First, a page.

“Art is there to beautify a home. But if a childhood home meant something to someone, and every time they see a painting of it, they feel a sense of nostalgia and positive memories, then I’ve done more than I could ever hope to as an artist. I’ve contributed to someone’s happiness.” -Peshi
Accomplished artist Peshi Haas remembers the moment that perhaps was the turning point of her career. It was years and years ago, only a year and a half after she had graduated from art school with a degree in fine arts. A gallery in Manhattan had called: they wanted to give Peshi a solo show, featuring her paintings of urban synagogues from around the world.
“At that time, I was painting shuls from around the world without actually being there. I would research and paint. It was almost a sell-out show. I was so humbled and proud. But then one woman, an art historian who was purchasing a large painting, gave me a talking to, ‘How do you paint something if you’ve never been there? You have to feel what you’re painting.’”
“Today,” Peshi tells us, “being at the scene is very vital to my work.”
And today, Peshi’s abstract architectural paintings grace the walls of both art collectors and those who simply want something beautiful and meaningful on their walls.
“The process starts at the scene. I visit and photograph the scene, and then come back to the studio. I do some charcoal drawings first, and then it’s off to the canvas.”
Now, Peshi is working on a collection that’s different than she ever has before. She calls it “The Bricks That Built Us,” and it’s perhaps her most meaningful collection yet.
Because is there any type of architecture that might mean more than your home?
“Those that know me know I’m always wistful and remembering. I’m very nostalgic – it’s all about the memories. I’ll take out the photobooks on Shabbos and tell my kids, “Let’s look at our photos.” I reminisce with my own brothers endlessly about our childhood and the home we grew up in. We need memories because at a certain point, families disperse and they’re not one unit like they used to be. If a childhood home was one of warmth and camaraderie, if one was blessed with a beautiful childhood, this is a painting that’s a beautiful gift.”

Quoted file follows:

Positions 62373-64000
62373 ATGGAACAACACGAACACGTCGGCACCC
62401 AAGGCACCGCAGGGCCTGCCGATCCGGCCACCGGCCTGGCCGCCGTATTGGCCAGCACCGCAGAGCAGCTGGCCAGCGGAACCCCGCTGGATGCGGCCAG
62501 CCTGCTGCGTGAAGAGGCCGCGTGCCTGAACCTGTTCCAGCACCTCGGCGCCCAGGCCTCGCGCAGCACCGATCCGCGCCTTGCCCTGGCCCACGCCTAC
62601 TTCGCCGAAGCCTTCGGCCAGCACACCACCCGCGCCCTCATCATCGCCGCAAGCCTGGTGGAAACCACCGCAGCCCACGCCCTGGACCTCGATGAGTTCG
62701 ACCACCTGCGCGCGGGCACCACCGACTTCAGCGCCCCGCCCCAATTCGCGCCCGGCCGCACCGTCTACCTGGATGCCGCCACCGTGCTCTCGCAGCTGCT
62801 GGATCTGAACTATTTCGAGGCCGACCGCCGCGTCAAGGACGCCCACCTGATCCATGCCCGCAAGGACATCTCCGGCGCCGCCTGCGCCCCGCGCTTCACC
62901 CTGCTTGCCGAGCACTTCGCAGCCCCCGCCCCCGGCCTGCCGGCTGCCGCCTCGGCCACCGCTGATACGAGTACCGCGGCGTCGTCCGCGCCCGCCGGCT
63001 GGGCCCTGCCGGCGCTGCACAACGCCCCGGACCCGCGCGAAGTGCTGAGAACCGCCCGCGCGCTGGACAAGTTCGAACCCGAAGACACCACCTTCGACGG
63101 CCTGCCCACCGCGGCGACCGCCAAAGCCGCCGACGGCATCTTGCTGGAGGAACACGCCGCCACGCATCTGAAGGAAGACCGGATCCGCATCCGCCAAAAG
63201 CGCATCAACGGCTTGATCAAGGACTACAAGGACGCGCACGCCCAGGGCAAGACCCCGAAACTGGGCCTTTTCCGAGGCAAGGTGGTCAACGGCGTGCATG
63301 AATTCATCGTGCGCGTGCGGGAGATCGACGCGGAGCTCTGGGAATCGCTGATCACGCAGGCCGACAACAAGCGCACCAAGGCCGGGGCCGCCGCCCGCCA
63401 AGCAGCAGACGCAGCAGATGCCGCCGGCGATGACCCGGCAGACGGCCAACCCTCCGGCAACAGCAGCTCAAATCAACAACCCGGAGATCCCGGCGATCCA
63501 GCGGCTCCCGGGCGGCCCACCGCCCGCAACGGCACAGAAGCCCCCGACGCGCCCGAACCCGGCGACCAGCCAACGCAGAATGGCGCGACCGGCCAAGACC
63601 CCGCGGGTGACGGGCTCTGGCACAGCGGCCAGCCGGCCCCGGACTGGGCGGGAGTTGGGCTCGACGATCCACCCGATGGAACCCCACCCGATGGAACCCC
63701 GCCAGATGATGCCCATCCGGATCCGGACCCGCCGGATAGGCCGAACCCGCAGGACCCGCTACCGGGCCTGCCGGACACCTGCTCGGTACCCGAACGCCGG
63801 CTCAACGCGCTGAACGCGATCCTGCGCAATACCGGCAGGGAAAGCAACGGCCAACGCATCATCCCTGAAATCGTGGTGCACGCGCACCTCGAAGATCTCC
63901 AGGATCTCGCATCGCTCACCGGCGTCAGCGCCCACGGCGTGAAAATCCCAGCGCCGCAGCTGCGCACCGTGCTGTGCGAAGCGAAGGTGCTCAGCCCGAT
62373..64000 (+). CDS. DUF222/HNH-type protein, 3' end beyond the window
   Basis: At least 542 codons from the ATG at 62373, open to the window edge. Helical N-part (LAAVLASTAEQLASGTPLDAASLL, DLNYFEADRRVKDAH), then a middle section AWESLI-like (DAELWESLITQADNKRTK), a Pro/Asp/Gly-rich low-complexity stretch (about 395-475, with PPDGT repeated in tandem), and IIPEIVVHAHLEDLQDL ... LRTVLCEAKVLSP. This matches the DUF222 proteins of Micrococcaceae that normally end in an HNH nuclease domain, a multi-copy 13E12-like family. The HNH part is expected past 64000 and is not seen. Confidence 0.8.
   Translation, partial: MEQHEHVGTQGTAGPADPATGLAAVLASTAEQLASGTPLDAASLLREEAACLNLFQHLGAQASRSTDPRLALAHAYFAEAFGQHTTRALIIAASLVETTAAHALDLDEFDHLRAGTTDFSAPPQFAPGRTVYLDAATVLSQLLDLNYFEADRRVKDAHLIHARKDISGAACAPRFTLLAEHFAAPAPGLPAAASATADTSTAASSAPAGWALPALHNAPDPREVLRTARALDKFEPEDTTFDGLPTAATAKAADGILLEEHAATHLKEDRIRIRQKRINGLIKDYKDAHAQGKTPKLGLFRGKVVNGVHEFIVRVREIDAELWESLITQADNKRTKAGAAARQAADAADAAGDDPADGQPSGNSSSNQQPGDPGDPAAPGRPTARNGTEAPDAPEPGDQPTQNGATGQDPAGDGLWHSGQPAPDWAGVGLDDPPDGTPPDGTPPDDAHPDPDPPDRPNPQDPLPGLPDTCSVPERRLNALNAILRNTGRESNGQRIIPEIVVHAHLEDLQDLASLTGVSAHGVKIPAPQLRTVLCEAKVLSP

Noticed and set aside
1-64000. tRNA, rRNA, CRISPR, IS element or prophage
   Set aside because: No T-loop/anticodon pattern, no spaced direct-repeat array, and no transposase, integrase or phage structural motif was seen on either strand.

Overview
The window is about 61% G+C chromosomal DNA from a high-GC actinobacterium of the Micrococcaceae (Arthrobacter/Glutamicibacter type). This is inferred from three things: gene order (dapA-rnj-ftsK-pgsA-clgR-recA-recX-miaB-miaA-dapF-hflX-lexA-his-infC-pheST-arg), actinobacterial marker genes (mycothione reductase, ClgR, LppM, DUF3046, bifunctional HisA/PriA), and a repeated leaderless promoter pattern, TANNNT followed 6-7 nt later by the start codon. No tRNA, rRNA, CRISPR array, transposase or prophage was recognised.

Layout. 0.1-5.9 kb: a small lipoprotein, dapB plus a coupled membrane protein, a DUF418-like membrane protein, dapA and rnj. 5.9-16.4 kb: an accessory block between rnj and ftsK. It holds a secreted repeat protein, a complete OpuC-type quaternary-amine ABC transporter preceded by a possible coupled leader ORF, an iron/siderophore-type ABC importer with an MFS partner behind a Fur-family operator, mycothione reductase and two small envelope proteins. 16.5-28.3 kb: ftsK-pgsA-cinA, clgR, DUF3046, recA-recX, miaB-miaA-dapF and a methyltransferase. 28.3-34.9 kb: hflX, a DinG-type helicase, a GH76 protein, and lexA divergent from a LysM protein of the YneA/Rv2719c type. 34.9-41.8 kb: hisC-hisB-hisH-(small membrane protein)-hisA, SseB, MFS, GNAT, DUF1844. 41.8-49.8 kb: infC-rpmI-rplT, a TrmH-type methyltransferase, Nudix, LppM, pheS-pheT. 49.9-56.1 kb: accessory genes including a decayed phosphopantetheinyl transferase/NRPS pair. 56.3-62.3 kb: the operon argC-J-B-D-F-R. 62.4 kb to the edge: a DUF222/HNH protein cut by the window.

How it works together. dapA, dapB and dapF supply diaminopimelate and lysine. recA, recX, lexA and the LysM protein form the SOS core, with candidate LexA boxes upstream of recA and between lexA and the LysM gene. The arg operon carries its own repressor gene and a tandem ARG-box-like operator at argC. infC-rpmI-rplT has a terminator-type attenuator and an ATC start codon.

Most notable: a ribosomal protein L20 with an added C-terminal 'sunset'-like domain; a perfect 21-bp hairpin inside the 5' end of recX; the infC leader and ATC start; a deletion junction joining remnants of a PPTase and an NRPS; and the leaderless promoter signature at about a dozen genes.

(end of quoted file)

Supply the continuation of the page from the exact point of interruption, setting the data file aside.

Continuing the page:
Children are commissioning Peshi to paint their childhood homes as a gift for their parents or spouse, it’s a message of hakaras hatov for the childhood they’ve given them. But this is for all generations—not only as a gift from children to parents, but siblings to siblings and spouse to spouse…
“People grew up in apartment buildings and townhomes, cottages and summer homes, glamorous homes… they are all beautiful and I’m painting it all.”
One client sent Peshi drone footage of a large property on a lake that their parents had bought when they were young. First, the family lived in a cottage on the property; it was small and quaint, with a bright blue door and a large oak tree out in front. Later on, the family added the swimming pool and tennis court, then they built a large, new modern home on the property. But when asked which house they want to feature in the painting, there was a clear consensus: it was the cottage with the blue door, the place where the memories started.
To each client, there are different details that are important. Like that porch swing that they’d swing on all throughout each Shabbos afternoon.
“One home I painted is no longer owned by the family. In the years since they’ve moved, it’s grown unkempt. I worked with the client to bring the beautiful home of her memory to the canvas.”
There’s still time to commission a painting and have it in time for Chanukah!